Chaffin told jurors in the U.S. District Court on Wednesday that he simply suggested to Hall that he not release Jamison Shells after a May 28, 2006, accident.
“My statement was, ‘You don’t need to get involved in this,’” Chaffin said he told Hall in a phone call, adding that it was not an order.
Chaffin testified in a federal lawsuit brought by former Tupelo Police Capt. Cliff Hardy.
Hardy claims the department leadership pushed him out after he spoke in Hall’s defense at an Oct. 12, 2006, public forum about racial reconciliation.
On Day Three of the trial, Hardy’s attorneys tried to show that Hall was unfairly punished for releasing Shells, even though his actions were no different than those of other officers.
Such proof would support Hardy’s claim that he sincerely believed Hall was facing racial discrimination. Hardy is white; Hall is black.
City attorney Berk Huskison argued that Hardy’s side failed to provide proof of that claim and various others. He asked Judge Sharion Aycock to toss the case out of court.
Aycock rejected the city’s request and allowed the trial to proceed in front of eight jurors. They heard from Hardy, his wife, Chaffin and other officers.
Much of the testimony centered on Hall.
A few days after Shells’ release, Chaffin said he suspended Hall for not performing a “satisfactory job” in connection with the incident. The chief also asked the state Attorney General’s office to investigate.
That investigation found Hall’s actions questionable but not illegal, and Chaffin demoted Hall.
Hardy’s attorney, Jim Waide, asked Chaffin about “officer discretion” and “professional courtesy” – two terms referring to officers’ ability to decide whether to arrest or release suspects and whether to write or dismiss tickets.
Chaffin said the police department has no rules on the practices and that each officer makes those decisions on a case-by-case basis. The chief denied that Hall’s decision to release Shells was comparable to Chaffin’s role in getting a speeding ticket dismissed for District Attorney John Young a few years ago.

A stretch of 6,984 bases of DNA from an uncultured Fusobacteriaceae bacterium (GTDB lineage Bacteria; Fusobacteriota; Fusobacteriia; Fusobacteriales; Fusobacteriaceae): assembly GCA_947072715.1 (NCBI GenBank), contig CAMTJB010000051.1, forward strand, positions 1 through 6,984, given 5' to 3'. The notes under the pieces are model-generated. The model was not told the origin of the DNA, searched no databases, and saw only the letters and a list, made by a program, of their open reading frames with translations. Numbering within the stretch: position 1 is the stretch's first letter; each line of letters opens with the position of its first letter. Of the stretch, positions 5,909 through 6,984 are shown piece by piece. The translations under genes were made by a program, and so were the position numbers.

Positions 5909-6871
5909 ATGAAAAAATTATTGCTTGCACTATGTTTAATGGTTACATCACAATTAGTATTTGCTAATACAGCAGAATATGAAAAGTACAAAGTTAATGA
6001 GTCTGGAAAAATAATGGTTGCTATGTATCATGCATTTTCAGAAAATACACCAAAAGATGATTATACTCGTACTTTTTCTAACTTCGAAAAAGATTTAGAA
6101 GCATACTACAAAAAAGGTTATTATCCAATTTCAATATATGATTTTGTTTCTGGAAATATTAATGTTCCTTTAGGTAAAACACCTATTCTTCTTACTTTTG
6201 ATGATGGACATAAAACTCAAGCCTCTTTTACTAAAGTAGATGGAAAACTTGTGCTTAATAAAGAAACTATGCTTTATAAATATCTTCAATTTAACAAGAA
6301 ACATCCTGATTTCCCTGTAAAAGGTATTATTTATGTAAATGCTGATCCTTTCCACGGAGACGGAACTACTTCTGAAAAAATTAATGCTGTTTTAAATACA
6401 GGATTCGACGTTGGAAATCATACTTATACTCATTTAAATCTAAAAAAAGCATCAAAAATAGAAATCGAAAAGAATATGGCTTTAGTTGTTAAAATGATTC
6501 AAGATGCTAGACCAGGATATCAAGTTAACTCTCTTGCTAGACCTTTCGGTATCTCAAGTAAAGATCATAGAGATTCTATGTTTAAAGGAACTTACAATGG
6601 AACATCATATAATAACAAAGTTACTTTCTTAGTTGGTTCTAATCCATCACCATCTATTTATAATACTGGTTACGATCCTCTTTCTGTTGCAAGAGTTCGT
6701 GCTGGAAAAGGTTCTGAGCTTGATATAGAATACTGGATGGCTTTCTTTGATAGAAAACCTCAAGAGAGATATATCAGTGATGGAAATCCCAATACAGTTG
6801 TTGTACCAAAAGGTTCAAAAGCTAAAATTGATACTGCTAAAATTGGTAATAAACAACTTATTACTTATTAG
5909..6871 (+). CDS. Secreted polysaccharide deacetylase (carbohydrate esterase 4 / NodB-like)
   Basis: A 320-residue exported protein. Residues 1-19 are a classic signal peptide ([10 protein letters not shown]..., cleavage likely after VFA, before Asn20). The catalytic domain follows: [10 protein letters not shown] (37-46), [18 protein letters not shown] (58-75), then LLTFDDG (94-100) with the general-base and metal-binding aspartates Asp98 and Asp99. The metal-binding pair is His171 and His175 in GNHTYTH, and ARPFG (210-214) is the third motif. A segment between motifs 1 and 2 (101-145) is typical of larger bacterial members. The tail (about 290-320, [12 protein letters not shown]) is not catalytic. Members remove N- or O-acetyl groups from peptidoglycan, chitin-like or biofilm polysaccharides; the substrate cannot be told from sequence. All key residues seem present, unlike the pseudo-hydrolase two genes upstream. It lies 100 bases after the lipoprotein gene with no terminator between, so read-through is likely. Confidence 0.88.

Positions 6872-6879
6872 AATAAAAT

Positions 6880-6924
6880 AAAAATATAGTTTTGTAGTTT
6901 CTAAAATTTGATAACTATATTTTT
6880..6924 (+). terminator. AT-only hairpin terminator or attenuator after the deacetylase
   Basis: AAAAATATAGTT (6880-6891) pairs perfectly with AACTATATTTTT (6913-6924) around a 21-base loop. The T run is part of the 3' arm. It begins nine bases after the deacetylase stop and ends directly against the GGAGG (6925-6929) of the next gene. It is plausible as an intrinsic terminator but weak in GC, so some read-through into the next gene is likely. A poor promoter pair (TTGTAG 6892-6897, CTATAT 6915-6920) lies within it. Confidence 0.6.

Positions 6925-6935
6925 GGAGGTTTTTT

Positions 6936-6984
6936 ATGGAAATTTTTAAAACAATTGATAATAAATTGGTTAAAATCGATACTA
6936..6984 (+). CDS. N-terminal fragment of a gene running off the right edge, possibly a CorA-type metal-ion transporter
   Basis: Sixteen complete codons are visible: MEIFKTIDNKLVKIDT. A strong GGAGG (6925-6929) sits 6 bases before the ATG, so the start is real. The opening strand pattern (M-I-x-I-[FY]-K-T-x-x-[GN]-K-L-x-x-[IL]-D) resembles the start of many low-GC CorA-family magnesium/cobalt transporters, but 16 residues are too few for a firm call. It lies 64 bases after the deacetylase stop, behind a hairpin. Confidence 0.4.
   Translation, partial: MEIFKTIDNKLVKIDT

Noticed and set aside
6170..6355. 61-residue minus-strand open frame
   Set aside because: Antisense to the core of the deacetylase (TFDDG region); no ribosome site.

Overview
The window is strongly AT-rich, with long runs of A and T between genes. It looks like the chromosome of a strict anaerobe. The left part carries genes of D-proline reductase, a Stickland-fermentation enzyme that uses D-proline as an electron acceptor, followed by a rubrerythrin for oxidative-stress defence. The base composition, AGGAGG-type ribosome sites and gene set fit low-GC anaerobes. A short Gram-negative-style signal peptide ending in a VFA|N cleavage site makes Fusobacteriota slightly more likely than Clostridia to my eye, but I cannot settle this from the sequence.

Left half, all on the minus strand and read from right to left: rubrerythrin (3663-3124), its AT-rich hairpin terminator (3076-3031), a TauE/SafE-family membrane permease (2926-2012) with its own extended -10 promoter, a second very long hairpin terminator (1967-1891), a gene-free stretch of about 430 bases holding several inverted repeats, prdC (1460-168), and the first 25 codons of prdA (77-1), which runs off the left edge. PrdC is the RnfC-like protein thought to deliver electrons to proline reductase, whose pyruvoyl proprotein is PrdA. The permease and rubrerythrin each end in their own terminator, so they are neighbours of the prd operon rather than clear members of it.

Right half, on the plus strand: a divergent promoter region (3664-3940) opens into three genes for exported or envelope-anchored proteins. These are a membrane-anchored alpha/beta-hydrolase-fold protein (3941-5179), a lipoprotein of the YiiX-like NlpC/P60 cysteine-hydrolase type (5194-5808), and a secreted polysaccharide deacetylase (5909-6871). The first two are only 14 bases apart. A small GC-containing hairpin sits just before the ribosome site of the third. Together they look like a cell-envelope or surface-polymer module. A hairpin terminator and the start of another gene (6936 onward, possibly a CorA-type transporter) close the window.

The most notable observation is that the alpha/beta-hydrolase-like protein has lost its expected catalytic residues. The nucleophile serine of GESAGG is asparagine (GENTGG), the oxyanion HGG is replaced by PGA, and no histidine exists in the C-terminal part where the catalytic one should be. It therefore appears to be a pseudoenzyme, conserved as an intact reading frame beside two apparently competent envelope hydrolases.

“That’s comparing apples to oranges,” Chaffin said, adding that Young was on official business when he was pulled over.
Young is the same attorney who presented evidence against Hall at the Grand Jury of Lee County in late 2006. Based on Young’s case, the grand jury indicted Hall on three felony charges: obstruction of justice, accessory after the fact and perjury.
Hall was suspended and later pleaded guilty to misdemeanor versions of the first two charges; the third charge was dropped. Hall received fines and suspended jail sentences. He also resigned from the police force.
Waide then grilled Tupelo Police Capt. D.C. Washington about an incident in which Washington released a suspect instead of jailing him. The 2004 event involved the son of a high-profile businessman accused of beating a police officer. Washington took the suspect to a mental health facility.
Washington said it’s not improper for an officer to release his own suspect, but it would be improper to release one that had already been jailed by a colleague. Hall had released Shells even though he’d been taken to jail by another officer.
And no one on the witness stand said they could recall an officer – except Hall – who was criminally charged for having used discretion in releasing a suspect.
Washington and another police captain, Ken Vaughn, were called to testify on behalf of the city. Both said their subordinates complained that Hardy’s speech defending Hall signaled Hardy lost his objectivity.
Hardy was an internal affairs officer at the time of the speech, and part of his job was to investigate claims against fellow police officers. Washington and Vaughn said officers worried they might “not get a fair shake” from Hardy based on statements made in his speech.
The speech denounced the investigation of Hall and claimed racism existed in the police department.
The city rested its case late Wednesday. Closing arguments are likely late Thursday morning.
Contact Emily Le Coz at (662) 678-1588 or email@example.com.
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